China again blocks Mekong River

The Three Gorges Dam on China’s Changjiang River

China’s relations with neighboring Southeast Asian countries worsened again after Beijing has blocked the flow of the Mekong River at one of the major upstream dams, leading to a sudden drop in water volume flowing to the downstream countries of the longest river in Southeast Asia.

The Mekong River begins a 4,600 km journey from the Tibetan plateau of China, flowing south through Yunnan province, through Myanmar into the Mekong River basin, and across the Mekong Delta of Vietnam before emptying into the South China Sea (East Sea). This river basin is the granary of the region.

The livelihoods of about 60 million people living along the lower Mekong are dependent on the river’s flow. Communities in Thailand, Cambodia, Laos, and Vietnam are surprised by Beijing’s move which makes their situation worse in the middle of the annual dry season.

Under pressure from the US and Southeast Asian countries, in August 2020, Premier Li Keqiang promised China’s plan to share data during the dry season at the Mekong River Summit of the countries member of the Lan Thuong-Mekong Cooperation initiative – an agency set up by Beijing that includes members of the MRC, Myanmar, and China.

China’s efforts to mitigate that damage by its willingness to share river flow data with the lower Mekong countries. Until last year, China only shared information about the annual wet season (June to October) water flows – when the Mekong River and its tributaries swelled and caused annual floods. After the drought in 2019, China shared more data on dry season water flows with its southern neighbors.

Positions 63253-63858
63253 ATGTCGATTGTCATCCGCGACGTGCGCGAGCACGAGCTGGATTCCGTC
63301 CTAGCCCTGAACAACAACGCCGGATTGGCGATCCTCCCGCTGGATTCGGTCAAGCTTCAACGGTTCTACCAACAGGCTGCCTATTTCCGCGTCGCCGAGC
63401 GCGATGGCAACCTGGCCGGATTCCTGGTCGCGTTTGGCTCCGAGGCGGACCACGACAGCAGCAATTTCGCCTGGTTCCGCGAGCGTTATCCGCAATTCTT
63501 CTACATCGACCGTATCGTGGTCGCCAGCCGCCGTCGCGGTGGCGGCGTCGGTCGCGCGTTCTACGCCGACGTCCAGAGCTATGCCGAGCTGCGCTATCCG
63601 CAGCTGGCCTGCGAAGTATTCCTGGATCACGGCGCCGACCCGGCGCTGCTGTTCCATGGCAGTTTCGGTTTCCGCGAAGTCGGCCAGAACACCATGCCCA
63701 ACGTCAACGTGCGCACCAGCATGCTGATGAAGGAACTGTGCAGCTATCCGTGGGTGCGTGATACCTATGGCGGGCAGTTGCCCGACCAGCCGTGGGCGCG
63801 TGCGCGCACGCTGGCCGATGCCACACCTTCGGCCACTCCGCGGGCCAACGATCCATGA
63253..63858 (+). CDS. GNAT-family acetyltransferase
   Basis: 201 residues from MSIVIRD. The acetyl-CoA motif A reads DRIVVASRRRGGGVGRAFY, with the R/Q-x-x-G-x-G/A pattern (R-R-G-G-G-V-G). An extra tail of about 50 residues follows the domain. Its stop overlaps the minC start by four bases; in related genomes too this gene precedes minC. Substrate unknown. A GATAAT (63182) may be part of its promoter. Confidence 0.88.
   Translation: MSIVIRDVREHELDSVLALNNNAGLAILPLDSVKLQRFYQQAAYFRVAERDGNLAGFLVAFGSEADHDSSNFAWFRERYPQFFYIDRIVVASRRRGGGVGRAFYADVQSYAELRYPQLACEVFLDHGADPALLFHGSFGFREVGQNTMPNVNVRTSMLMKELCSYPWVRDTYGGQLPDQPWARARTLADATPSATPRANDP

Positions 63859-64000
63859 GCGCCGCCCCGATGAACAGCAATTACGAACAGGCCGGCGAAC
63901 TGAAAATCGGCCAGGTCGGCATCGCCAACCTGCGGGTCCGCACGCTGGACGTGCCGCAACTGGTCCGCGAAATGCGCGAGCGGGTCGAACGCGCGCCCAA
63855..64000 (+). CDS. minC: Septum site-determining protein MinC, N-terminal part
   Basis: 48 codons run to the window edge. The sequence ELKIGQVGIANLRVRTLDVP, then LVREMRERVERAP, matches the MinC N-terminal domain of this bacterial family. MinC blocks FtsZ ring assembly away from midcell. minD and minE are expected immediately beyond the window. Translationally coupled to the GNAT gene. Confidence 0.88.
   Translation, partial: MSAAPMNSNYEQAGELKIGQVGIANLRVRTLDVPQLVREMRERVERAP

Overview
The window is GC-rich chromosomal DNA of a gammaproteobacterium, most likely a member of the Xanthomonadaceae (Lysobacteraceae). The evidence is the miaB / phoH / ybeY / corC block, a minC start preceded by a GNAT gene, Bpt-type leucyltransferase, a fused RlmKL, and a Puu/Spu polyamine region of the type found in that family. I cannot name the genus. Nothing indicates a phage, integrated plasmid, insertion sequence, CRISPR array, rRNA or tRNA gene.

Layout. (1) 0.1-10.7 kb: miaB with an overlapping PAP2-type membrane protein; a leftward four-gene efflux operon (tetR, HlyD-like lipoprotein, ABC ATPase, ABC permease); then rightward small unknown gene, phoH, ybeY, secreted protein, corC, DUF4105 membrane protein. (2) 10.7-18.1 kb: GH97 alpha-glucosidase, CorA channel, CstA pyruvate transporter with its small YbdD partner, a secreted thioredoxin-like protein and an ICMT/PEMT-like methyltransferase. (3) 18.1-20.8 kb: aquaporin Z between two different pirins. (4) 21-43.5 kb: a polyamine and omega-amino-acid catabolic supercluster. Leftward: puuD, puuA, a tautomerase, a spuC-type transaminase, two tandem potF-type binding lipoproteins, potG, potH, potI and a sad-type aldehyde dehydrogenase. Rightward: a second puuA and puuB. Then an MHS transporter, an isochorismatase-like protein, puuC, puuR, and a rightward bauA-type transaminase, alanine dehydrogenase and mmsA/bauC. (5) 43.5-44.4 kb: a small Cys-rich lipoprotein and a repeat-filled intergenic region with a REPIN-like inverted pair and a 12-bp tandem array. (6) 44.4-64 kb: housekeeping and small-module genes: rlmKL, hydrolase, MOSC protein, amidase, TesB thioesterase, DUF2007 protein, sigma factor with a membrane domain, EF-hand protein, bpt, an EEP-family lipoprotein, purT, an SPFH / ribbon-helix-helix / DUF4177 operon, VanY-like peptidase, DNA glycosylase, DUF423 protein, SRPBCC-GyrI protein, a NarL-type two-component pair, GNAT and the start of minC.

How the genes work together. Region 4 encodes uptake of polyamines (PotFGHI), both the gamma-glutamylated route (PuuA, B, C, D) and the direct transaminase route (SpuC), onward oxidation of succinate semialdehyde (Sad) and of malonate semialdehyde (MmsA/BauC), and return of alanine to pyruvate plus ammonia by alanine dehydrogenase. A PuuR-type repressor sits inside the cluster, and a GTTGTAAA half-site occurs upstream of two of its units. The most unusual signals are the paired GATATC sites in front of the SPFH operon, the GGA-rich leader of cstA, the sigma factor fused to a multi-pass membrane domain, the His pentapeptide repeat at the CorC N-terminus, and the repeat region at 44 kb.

As of mid-February 2021, there was little improvement in the affected Mekong basin communities with China’s decision to reduce water discharge from the Jinghong Dam in Yunnan province. China’s Ministry of Water Resources informed the Lower Mekong countries of their tests at the super dam in early January 2021, almost a week after the country began to reduce flows from 1,900 m3/seconds to 1,000 m3/second. The Chinese tests were completed on January 24.

Pianporn Deetes, director of the international environmental group International Rivers in Thailand, said: “As an upstream country, China sees this river as a canal, or water source, and has the power to decide their own use of the river.”

Some people in Northern Thailand whose Mekong River flows through, said: “The water level (downstream of the Mekong) is still very low. Many stretches are bare of sand, very suddenly, because China has kept the water above.”(1)

In a report released this month, the Mekong River Commission (MRC) said the flow (on the Mekong) has fallen to “disturbing” levels (2). This intergovernmental body – representing Cambodia, Laos, Thailand, and Vietnam – manages the Mekong basin ecosystem. In the above report, an MRC official stated: “There have been sudden increases and decreases in the water level downstream of Jinghong Dam and further downstream to Vientiane (Laos), which poses a challenge for the authorities and the community in preparing and responding to the possible impacts.”

The MRC warning reveals a diplomatic defect that is plaguing China and the countries along its southern Mekong River: a lack of cooperation on shared natural resources.

There is still a need to strengthen cooperation on transboundary water governance,” said Carl Middleton, director of the Center for Social Development Studies at Chulalongkorn University in Bangkok. The goal is to operate hydropower projects responsibly to avoid social and environmental impacts to the extent possible while recognizing and compensating for the harm produced.”